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After all, in the end, the amount of empirical work we can do is dependent on the energy available (not only our own energy) and the time used per measurement.

First, we may now calculate the cumulative amount of energy received by the Earth since its "creation" and the number of measurements that could hypothetically have been made since this "creation". If we consider the amount of energy we could have spent in measuring to be equivalent to the amount of energy received for the past 4.5 billion years, and using 1.731 X 1017 J.s-1as the value for incoming radiation, this gives a total value of

AE = No. of years X No. of days X No. of hours X No. of seconds X energy s-1

(= 4.5 X109 X 365.3 X 24 X 3600 X 1.7310 X17) (3.4)

Inserting the value of Planck's constant and solving Equation 3.3 we may—again hypothetically—calculate the time necessary for every measurement which will now be

AE 2.5 X1034

Box 3.4 Sampling uncertainties

Given that the amount resources that can be spent on examining an ecosystem is limited to a finite amount of measurement. For this calculation, a limit is set to 108, an arbitrarily chosen number, which on one hand seems to be very high in terms of field work, but may be rather realistic when processes such as data logging is involved.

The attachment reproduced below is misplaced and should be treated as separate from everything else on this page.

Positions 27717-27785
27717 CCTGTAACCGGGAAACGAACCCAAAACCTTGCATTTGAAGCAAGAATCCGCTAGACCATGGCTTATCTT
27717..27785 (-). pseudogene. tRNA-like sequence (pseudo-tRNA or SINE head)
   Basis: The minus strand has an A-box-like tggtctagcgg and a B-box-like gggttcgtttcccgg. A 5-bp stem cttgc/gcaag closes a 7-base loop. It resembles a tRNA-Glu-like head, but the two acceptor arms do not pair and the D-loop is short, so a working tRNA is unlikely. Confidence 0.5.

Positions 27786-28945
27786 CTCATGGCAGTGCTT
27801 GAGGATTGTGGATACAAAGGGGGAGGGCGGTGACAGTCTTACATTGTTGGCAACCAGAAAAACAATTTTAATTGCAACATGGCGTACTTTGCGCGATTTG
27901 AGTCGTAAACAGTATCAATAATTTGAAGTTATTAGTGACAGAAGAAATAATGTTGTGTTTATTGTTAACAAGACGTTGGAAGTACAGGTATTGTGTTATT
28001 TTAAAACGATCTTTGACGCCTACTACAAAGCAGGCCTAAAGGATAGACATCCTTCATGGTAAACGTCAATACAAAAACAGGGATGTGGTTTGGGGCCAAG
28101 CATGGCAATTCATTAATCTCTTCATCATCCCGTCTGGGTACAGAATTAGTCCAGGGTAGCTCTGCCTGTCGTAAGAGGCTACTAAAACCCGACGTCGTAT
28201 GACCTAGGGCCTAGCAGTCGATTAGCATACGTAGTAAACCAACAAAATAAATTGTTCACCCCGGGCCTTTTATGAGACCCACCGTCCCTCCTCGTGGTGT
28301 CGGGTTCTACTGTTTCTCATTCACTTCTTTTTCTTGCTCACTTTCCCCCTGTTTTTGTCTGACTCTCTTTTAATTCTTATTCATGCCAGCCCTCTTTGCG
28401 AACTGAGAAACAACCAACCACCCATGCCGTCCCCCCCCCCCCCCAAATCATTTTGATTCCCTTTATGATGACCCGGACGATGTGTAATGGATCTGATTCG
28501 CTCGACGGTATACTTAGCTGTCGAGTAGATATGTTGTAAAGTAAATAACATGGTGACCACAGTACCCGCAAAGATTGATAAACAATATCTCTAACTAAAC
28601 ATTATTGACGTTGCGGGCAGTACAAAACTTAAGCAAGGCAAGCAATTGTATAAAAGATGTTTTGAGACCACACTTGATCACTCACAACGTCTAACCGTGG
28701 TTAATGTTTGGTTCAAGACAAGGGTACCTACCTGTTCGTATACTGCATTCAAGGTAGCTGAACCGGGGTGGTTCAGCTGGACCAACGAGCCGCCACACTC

Considering number of dependent variables in the system (n) we need at least the in order to determine the full "phase space" we need make at least m, measurements, where m = 3n-1 (2)

This assumes that our knowledge about a given system is so little determined that we have no "a priori" knowledge about the interrelations in the ecosystem, i.e., the physical flows or the regulatory feedbacks in the system. Therefore, we have to assume the worst case—that everything is literally linked to everything. In this case Jorgensen calculates that with the limits of 108 number of measurements we can only deal with a system with fewer than 18 components (as 318 = 387.420.489).

Assuming that our sample is taken from a statistical population with a normal distribution and the standard deviation (a) of the sample mean (x) is given by:

Equation (3.3) may be re-organized into a

Thus, we could possibly make a measurement or sample in 10-67 of a second.

If we could have exercised this practice ever since the creation of the Earth, we could have made 4.7 X 1084 measurements.

Returning to Equation 3.2 this means that we will have standard deviation (SD) (accuracy) of

or in referring to Equation 3.1 we may never succeed in measuring systems with more than n = 237!

To make an intermediate summary there are many ways to express ontic openness. At the same time it has consequences to many relevant aspects of ecology such as the time we use for empirical work as well as the expectations we may have to issues such as accuracy and predictability.